The Air Force launched a Minuteman III ICBM with three unarmed multiple independent reentry vehicles on a trajectory of 4,220 nautical miles to hit targets in the Pacific Ocean.
The ICBM launched from Vandenberg AFB, Calif., lifting off from North Vandenberg in an operational test to determine its reliability and accuracy, the Air Force said.
That ICBM was configured with a National Nuclear Security Administration, or NNSA, test assembly. Data collected in the test will be used by the entire ICBM community, including Strategic Command planners and NNSA and Department of Energy laboratories.
In this test, the Air Force returned to a practice that had been discontinued years ago.
“The unique part of this mission was the incorporation of a maintenance task force from an operational missile wing,” said Capt. Steve Bonin, launch director for the mission.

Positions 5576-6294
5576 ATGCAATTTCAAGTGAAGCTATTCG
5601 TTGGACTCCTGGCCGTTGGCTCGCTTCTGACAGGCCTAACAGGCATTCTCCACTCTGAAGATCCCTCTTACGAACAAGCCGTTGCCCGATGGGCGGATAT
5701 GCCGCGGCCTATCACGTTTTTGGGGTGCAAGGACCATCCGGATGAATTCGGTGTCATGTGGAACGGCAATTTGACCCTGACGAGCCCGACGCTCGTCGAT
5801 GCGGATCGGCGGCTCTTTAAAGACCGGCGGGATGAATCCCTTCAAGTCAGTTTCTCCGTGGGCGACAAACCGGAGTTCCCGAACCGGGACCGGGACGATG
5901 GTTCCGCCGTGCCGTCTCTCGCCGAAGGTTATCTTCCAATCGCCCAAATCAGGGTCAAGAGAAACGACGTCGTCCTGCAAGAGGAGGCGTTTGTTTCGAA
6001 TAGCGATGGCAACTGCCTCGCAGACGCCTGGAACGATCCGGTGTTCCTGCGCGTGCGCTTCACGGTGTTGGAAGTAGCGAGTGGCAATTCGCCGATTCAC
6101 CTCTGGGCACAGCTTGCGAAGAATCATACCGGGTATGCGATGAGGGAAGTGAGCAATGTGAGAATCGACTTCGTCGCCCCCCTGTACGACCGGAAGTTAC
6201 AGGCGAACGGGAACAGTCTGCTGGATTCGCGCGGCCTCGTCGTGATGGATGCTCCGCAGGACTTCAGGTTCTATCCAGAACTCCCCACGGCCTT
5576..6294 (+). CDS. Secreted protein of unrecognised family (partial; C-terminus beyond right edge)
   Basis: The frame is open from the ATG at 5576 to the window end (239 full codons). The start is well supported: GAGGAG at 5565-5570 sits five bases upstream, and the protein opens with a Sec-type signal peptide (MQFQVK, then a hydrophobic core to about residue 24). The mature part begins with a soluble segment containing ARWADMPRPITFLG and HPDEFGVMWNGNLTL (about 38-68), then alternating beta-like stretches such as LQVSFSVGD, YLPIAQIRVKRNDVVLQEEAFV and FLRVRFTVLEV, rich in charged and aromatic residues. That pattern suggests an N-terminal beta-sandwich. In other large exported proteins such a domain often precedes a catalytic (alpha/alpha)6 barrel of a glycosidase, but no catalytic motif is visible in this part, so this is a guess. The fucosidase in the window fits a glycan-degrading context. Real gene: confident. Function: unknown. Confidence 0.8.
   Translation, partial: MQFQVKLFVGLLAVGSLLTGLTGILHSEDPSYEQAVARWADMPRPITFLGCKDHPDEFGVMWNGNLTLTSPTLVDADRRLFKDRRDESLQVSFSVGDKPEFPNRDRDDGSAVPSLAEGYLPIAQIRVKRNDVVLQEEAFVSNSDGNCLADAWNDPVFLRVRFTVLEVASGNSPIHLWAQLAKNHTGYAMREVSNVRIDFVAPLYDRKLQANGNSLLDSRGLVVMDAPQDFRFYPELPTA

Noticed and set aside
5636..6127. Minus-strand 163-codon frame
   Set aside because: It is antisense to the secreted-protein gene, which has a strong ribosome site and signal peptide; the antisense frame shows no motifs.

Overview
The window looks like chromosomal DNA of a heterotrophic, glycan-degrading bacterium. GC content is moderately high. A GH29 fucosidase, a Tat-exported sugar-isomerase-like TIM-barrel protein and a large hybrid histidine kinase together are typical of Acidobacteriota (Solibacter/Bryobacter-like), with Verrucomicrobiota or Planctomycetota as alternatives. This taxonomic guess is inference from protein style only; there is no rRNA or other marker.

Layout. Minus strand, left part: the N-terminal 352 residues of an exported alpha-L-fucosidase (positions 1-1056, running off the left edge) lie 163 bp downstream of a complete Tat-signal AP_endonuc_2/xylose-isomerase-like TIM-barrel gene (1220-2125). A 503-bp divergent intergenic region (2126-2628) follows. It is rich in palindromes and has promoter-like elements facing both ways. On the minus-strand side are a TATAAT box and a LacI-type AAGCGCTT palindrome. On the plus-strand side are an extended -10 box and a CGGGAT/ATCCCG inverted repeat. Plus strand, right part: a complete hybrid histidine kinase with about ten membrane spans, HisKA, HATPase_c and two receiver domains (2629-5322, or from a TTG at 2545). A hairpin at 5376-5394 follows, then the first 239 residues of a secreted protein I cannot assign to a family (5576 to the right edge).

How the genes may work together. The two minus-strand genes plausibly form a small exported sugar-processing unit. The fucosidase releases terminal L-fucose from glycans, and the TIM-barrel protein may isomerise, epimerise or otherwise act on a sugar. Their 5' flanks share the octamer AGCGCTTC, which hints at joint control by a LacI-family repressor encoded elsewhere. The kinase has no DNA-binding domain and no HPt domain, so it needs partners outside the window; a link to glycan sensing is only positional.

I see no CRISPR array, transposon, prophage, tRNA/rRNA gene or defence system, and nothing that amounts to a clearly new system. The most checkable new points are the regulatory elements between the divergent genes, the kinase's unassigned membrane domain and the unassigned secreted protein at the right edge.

Operational tasks were conducted by maintenance and operations Airmen from the 341st Missile Wing, Malmstrom AFB, Mont.
In the past, maintenance teams from missile wings supported the missile testing mission here; however, the program was discontinued several years ago. This mission marks a return to this model in which the maintenance task force has the opportunity to perform jobs unique to test operations while validating the work they perform at their home base.
“For me, the unique part of this launch was seeing all the moving pieces coming together,” Bonin said. “We had maintenance and operations teams from up north working together with us in the squadron; the coordination we did with the 30th Space Wing who manages the range; as well as the Army and the Navy who supported the mission downrange.”
Members of the 576th Flight Test Squadron installed tracking, telemetry and command destruct systems on the missile to collect data and meet safety requirements.